Growth of virtual currenices raises anti-money laundering concerns. FBI and U.S Treasury seek to curb abuse.
The U.S. Treasury announced last week that money-laundering rules and reporting requirements will now apply to all virtual currency providers and business exchanges, according to a March 21 article in the Wall Street Journal .
Virtual currencies have been on the periphery of AML since the post Sept-11 era, but in recent years the growing popularity and use of virtual currencies such as “bitcoin” has raised concerns that they could be easily used to fund illicit activities.
In 2012, the European Central Bank issued a report entitled “Virtual Currency Schemes” with a warning about them. And a dedicated FBI report, also released in 2012, included a statement that ” Bitcoin might logically attract money launderers, human traffickers, terrorists, and other criminals who avoid traditional financial systems by using the Internet to conduct global monetary transfers.”.
Virtual currency has become a sizable and growing financial market. According to the ECB’s report, it is now estimated to be around $500 million in the U.S. and nearly $2 billion in China. Virtual currencies are earned through massively multi-player online games (MMOs) like World of War Craft, Farmville or Second Life, but they can also be traded on exchanges and have their own exchange rates with known currencies. One of the biggest virtual currencies trading exchange, Japan-based Mt. Gox, had a volume that ranged from about $427,000 to just over $8 million a day, according to Bitcoin Charts, which provides financial and technical data related to the Bitcoin network.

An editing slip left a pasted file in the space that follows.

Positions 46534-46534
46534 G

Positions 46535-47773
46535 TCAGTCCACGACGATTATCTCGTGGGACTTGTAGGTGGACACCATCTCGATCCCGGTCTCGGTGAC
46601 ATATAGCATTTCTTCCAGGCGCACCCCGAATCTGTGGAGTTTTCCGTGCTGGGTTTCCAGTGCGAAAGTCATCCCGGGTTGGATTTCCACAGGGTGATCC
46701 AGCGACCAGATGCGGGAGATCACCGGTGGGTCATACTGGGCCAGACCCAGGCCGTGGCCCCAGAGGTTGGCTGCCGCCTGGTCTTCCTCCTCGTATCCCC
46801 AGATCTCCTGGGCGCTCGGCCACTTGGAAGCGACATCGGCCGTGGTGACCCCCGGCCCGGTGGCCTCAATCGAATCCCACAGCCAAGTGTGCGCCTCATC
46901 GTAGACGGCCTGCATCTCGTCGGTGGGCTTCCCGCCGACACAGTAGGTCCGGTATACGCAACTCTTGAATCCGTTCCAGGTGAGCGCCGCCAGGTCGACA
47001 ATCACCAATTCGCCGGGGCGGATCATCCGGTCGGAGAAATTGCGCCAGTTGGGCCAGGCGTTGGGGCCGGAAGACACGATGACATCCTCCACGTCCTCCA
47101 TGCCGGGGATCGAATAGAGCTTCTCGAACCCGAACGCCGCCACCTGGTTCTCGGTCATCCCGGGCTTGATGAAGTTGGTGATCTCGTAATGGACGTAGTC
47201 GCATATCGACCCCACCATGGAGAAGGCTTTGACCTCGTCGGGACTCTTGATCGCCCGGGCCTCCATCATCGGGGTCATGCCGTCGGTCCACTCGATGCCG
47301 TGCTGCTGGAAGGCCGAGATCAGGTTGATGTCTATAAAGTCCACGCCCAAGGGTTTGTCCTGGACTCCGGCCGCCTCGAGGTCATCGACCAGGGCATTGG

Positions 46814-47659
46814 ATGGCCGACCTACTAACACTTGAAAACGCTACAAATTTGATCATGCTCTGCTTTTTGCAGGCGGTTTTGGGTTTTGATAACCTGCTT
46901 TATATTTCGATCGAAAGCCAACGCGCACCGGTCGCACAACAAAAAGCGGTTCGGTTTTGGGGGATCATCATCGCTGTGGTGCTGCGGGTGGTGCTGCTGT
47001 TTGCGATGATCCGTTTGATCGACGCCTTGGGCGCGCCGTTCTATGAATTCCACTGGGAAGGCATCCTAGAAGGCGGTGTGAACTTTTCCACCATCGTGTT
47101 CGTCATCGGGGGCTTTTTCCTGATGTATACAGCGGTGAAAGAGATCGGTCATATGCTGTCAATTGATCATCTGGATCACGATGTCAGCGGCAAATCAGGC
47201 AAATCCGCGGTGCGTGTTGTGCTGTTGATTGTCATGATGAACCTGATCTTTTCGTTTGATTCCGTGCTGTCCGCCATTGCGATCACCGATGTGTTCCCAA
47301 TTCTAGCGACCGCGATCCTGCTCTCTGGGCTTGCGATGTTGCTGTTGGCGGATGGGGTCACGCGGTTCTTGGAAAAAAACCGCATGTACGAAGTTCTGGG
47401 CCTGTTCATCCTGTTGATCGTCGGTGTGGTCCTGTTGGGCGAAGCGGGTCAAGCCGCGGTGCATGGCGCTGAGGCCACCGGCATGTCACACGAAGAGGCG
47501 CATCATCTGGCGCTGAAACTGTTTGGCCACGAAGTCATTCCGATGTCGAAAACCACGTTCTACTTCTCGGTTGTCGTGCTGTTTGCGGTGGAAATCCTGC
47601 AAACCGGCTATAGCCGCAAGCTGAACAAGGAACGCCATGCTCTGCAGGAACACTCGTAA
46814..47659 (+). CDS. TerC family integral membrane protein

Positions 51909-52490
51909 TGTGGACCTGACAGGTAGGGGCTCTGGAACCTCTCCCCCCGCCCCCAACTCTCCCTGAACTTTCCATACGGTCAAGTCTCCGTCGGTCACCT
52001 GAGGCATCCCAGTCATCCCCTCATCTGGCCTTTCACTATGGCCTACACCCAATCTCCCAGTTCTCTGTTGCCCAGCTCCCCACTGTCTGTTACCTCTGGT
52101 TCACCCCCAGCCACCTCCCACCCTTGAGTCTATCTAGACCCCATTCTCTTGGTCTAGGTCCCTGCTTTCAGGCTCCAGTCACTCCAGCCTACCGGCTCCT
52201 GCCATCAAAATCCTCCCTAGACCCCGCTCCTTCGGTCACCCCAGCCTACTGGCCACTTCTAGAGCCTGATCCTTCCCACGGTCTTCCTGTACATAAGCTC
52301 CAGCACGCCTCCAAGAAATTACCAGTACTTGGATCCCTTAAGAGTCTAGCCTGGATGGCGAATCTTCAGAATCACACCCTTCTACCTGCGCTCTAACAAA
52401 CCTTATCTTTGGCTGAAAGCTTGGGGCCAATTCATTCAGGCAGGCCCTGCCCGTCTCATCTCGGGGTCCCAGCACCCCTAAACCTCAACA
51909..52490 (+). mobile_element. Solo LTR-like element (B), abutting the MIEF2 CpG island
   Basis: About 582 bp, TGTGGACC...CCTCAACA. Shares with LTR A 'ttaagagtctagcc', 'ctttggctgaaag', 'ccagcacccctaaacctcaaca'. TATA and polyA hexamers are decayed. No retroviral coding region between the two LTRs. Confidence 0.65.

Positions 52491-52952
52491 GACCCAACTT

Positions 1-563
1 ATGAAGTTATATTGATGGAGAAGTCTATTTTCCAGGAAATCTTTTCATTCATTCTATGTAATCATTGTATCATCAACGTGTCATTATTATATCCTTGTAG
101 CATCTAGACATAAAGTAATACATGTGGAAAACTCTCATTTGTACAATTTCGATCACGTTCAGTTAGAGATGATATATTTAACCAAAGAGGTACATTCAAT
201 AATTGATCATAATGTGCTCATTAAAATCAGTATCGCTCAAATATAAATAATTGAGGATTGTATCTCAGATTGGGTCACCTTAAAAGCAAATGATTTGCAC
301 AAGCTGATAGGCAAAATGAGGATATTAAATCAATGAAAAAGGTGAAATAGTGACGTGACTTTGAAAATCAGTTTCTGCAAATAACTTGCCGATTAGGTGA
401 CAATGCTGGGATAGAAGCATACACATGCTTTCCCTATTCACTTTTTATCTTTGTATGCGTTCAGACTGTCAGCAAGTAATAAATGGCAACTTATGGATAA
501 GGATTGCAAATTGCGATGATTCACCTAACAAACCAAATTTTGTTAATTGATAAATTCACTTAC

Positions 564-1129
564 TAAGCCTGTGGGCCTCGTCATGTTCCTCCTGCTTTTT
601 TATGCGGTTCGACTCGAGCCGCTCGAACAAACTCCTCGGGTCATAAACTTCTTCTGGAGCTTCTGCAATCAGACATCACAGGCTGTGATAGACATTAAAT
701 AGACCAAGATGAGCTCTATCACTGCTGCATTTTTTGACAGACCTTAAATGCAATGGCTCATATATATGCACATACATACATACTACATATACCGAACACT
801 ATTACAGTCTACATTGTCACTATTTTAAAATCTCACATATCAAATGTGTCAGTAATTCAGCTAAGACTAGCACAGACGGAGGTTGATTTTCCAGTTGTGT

“Bitcoin” as a currency is not currently backed by any central bank or controlled by any country’s treasury. Its currency units consist of a series of numbers, which are created automatically on a set schedule and traded anonymously between digital addresses or “wallets.”
Virtual world transactions appeal to users because transactions without financial institution backing can be executed from around the globe, even in the most remote areas. For that reason, law enforcement, regulators and financial institutions have expressed concerns about the hard-to-trace attributes of virtual currencies. This has culminated in the latest announcement made by the Treasury’s Financial Crimes Enforcement Network. The requirement outlines that businesses who conduct virtual currency businesses will be required to adhere to anti-money laundering (AML) book keeping requirements and mandatory reporting for transactions greater than $10,000.
Exprentis’s Inc. Regulatory Knowledge Base, which already captures Anti Money Laundering (AML) behaviors, can be quickly extended to accommodate the mandatory AML requirements for virtual currencies .